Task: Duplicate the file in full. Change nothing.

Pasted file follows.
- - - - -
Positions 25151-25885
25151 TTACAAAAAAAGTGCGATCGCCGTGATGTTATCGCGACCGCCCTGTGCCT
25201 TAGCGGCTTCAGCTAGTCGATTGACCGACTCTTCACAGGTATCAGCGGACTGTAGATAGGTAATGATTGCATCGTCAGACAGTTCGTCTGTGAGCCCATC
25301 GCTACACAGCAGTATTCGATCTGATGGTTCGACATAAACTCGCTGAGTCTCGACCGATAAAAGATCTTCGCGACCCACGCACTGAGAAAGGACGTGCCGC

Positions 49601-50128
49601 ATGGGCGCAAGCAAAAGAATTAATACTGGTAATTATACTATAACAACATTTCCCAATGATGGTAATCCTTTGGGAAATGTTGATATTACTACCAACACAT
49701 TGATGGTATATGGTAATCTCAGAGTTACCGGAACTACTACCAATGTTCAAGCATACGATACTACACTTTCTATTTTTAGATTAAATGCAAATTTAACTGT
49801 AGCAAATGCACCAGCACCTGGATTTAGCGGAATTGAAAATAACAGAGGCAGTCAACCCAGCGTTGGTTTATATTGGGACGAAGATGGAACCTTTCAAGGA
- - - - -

Positions 25151-25885
25151 TTACAAAAAAAGTGCGATCGCCGTGATGTTATCGCGACCGCCCTGTGCCT
25201 TAGCGGCTTCAGCTAGTCGATTGACCGACTCTTCACAGGTATCAGCGGACTGTAGATAGGTAATGATTGCATCGTCAGACAGTTCGTCTGTGAGCCCATC
25301 GCTACACAGCAGTATTCGATCTGATGGTTCGACATAAACTCGCTGAGTCTCGACCGATAAAAGATCTTCGCGACCCACGCACTGAGAAAGGACGTGCCGC

Positions 49601-50128
49601 ATGGGCGCAAGCAAAAGAATTAATACTGGTAATTATACTATAACAACATTTCCCAATGATGGTAATCCTTTGGGAAATGTTGATATTACTACCAACACAT
49701 TGATGGTATATGGTAATCTCAGAGTTACCGGAACTACTACCAATGTTCAAGCATACGATACTACACTTTCTATTTTTAGATTAAATGCAAATTTAACTGT
49801 AGCAAATGCACCAGCACCTGGATTTAGCGGAATTGAAAATAACAGAGGCAGTCAACCCAGCGTTGGTTTATATTGGGACGAAGATGGAACCTTTCAAGGA